Through Mary, womanhood was redeemed: as Eve disobeyed, Mary obeyed. Through Mary, childbirth and motherhood were redeemed: as Eve was cursed to bear children in pain and suffering (Genesis 3:16), Mary was blessed to bring forth Christ and to be the vehicle of salvation and life. Christ is the second Adam. Mary has been called the second Eve.

Abortion is, to say the least, a tragedy for the unborn children who lose their lives, but it is also a tragedy for the women who lose or even willfully deny a part of themselves that is, in a way, divine. I am not suggesting that women who don’t bear children have an incomplete or lesser identity, but generally (and biologically) speaking, childbearing and motherhood are uniquely female things, and they therefore are part of the female identity. Because Christ was conceived and born and has a mother, the ability to conceive and bear children and the role of mother will forever be linked with the incarnation. Just as dismissing Mary is to dismiss a rich aspect of Christian theology (of which I’ve really only scratched the surface here), dismissing childbearing and motherhood is to dismiss a deep and sacred aspect of what it means to be a woman as well as what it means to be human.

“And it happened, when Elizabeth heard the greeting of Mary, that the babe leaped in her womb; and Elizabeth was filled with the Holy Spirit. Then she spoke out with a loud voice and said, ‘Blessed are you among women, and blessed is the fruit of your womb!’” — Luke 1:41-42

*quotations are taken from episodes of At the Intersection of East and Westa podcast of Ancient Faith Radio. The episodes quoted here are “Mary — The Prequel,” “Mary — The Annunciation,” and “Mary Meets Elizabeth.”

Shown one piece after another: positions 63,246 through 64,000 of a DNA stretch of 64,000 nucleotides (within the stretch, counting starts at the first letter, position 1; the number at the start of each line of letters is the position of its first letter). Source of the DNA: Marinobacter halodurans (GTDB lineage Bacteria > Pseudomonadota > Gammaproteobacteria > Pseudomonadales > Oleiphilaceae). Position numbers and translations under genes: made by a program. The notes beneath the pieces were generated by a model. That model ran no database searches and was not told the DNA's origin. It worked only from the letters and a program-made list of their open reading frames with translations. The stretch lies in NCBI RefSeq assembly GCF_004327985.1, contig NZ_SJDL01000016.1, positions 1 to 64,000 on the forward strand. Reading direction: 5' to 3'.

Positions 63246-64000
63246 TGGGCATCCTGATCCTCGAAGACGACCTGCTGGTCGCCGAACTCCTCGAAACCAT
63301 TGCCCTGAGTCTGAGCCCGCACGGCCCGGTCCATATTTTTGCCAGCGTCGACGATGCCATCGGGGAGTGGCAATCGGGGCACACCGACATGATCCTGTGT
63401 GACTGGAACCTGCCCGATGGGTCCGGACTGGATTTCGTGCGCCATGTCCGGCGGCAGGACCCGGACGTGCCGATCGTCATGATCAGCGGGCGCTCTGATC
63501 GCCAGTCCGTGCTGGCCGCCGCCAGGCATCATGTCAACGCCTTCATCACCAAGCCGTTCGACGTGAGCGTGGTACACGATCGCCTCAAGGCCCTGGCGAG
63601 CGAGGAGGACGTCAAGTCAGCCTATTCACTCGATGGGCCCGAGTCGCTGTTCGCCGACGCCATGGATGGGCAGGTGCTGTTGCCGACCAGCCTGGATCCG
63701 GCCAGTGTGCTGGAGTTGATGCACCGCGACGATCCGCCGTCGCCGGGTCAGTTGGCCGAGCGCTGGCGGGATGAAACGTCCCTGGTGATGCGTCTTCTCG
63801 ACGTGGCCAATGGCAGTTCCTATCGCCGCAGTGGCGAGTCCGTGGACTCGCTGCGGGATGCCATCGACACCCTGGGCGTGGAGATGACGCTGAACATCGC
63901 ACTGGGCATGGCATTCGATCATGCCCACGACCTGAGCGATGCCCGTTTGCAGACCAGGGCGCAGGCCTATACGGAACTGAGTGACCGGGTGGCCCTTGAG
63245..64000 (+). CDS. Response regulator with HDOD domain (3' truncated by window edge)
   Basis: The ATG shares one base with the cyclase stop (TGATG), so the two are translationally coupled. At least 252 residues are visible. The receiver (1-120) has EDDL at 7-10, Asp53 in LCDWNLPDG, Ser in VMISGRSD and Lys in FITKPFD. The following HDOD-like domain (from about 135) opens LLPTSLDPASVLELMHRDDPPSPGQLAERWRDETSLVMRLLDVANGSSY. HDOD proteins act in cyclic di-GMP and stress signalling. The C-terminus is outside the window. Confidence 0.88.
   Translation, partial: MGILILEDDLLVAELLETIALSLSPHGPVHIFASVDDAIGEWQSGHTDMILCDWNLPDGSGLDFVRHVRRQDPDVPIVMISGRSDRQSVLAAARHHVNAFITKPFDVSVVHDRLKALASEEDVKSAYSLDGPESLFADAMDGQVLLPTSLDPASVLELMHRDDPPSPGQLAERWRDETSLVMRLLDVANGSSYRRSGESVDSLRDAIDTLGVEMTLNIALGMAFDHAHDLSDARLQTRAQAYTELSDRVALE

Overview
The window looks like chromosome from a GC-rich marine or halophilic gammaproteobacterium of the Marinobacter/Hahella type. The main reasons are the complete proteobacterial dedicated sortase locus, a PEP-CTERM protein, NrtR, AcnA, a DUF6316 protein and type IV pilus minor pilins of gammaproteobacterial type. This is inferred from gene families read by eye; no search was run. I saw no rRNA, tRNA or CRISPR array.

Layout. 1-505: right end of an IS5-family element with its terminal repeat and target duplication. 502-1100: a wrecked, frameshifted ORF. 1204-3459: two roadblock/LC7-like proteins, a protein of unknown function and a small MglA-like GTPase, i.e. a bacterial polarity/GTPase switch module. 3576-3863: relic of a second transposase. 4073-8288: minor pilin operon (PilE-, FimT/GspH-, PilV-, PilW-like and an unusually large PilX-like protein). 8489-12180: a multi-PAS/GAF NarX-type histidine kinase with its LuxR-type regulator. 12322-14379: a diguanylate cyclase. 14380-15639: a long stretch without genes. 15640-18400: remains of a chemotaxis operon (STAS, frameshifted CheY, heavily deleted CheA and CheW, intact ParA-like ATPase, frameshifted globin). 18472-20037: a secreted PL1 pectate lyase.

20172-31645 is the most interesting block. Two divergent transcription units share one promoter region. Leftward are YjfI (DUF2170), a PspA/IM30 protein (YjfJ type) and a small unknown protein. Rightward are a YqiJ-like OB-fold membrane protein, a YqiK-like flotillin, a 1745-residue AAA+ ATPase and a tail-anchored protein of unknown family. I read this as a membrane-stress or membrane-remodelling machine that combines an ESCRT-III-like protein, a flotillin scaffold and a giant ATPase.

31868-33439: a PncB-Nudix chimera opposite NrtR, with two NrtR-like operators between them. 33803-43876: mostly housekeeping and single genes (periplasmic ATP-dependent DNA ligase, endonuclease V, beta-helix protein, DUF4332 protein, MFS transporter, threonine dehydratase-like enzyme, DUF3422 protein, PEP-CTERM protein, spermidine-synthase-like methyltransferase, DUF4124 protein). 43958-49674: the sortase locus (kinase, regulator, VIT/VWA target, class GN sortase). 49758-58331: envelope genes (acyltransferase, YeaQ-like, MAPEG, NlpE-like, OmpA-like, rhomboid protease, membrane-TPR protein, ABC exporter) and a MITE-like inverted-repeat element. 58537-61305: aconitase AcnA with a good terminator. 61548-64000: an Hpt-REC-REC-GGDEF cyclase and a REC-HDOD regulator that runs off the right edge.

You should be especially nice at church: an examination of Galatians 6.10

“So then, as we have opportunity, let us do good to everyone, and especially to those who are of the household of faith” (Galatians 6.10)

This verse strikes me as being counter-intuitive. First of all, shouldn’t we do good to everyone equally? Secondly, if we are to do good “especially” to some, shouldn’t they be nonbelievers? The church is a place where people already recognize the goodness of God. I often think that since a person is saved, they are secure in their knowledge of the goodness of God, and there is no pressing need for my actions to serve as a reflection or reminder. On the other hand, I often feel a compelling need to point nonbelievers to God’s goodness by my actions, so that they too can become secure in God’s goodness. I can recall many times in which I have been more inclined to do good to a nonbeliever than a believer, simply because I want to win the nonbeliever over. When we see a world full of hurting, hopeless people, it becomes easy to be apathetic regarding your behavior around Christians and be more concerned with doing good to those who are lost. Yet, this way of thinking and accompanying behavior is not quite right.

To make sense of this command and readjust our way of thinking, we should start by examining the verse more carefully and then considering it in relation to Paul’s other teachings. The beginning of this verse, unfortunately, is easily overlooked. Paul writes, “So then, as we have opportunity, let us do good to everyone”. Paul is not calling us to neglect anyone in our good deeds. Paul is calling us to live with a mindset that leads us to do good to everyone whenever the opportunity arises. This verse is at the end of Galatians – a letter which emphasizes justification by faith and not by works. Paul teaches that we are not saved by good works. It is futile to try to save yourself or another by doing good. The reason we do good is because our Father is good, and we are created in his image. In other words, we ought to do good because we have been created to do so. When God use a good deed to be a reminder or a reflection of his goodness, then it is bonus.